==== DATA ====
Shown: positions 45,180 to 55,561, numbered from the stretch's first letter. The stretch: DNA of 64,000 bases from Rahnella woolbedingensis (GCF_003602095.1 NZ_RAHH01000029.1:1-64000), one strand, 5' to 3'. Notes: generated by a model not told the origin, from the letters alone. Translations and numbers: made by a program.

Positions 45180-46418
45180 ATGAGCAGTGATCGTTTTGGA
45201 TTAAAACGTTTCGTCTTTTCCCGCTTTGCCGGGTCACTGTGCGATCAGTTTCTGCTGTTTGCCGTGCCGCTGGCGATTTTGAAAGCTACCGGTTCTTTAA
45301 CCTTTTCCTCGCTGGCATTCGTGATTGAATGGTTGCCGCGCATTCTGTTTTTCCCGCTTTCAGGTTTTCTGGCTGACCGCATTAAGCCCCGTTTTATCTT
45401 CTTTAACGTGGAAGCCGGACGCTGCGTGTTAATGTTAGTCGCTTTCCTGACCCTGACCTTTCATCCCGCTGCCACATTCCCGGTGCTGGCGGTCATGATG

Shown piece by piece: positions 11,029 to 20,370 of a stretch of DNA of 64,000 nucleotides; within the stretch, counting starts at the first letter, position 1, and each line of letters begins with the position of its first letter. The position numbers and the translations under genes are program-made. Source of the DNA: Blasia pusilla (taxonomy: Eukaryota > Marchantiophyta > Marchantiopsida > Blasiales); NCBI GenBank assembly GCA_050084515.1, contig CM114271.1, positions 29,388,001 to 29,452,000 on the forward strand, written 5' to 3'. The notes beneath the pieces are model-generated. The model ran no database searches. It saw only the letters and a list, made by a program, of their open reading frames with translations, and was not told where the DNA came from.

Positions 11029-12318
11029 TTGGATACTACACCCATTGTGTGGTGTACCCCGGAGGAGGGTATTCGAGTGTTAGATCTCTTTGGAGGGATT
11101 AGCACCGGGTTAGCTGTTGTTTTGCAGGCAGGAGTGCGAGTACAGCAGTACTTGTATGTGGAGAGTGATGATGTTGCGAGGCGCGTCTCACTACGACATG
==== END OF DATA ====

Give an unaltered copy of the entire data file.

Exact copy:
Shown: positions 45,180 to 55,561, numbered from the stretch's first letter. The stretch: DNA of 64,000 bases from Rahnella woolbedingensis (GCF_003602095.1 NZ_RAHH01000029.1:1-64000), one strand, 5' to 3'. Notes: generated by a model not told the origin, from the letters alone. Translations and numbers: made by a program.

Positions 45180-46418
45180 ATGAGCAGTGATCGTTTTGGA
45201 TTAAAACGTTTCGTCTTTTCCCGCTTTGCCGGGTCACTGTGCGATCAGTTTCTGCTGTTTGCCGTGCCGCTGGCGATTTTGAAAGCTACCGGTTCTTTAA
45301 CCTTTTCCTCGCTGGCATTCGTGATTGAATGGTTGCCGCGCATTCTGTTTTTCCCGCTTTCAGGTTTTCTGGCTGACCGCATTAAGCCCCGTTTTATCTT
45401 CTTTAACGTGGAAGCCGGACGCTGCGTGTTAATGTTAGTCGCTTTCCTGACCCTGACCTTTCATCCCGCTGCCACATTCCCGGTGCTGGCGGTCATGATG

Shown piece by piece: positions 11,029 to 20,370 of a stretch of DNA of 64,000 nucleotides; within the stretch, counting starts at the first letter, position 1, and each line of letters begins with the position of its first letter. The position numbers and the translations under genes are program-made. Source of the DNA: Blasia pusilla (taxonomy: Eukaryota > Marchantiophyta > Marchantiopsida > Blasiales); NCBI GenBank assembly GCA_050084515.1, contig CM114271.1, positions 29,388,001 to 29,452,000 on the forward strand, written 5' to 3'. The notes beneath the pieces are model-generated. The model ran no database searches. It saw only the letters and a list, made by a program, of their open reading frames with translations, and was not told where the DNA came from.

Positions 11029-12318
11029 TTGGATACTACACCCATTGTGTGGTGTACCCCGGAGGAGGGTATTCGAGTGTTAGATCTCTTTGGAGGGATT
11101 AGCACCGGGTTAGCTGTTGTTTTGCAGGCAGGAGTGCGAGTACAGCAGTACTTGTATGTGGAGAGTGATGATGTTGCGAGGCGCGTCTCACTACGACATG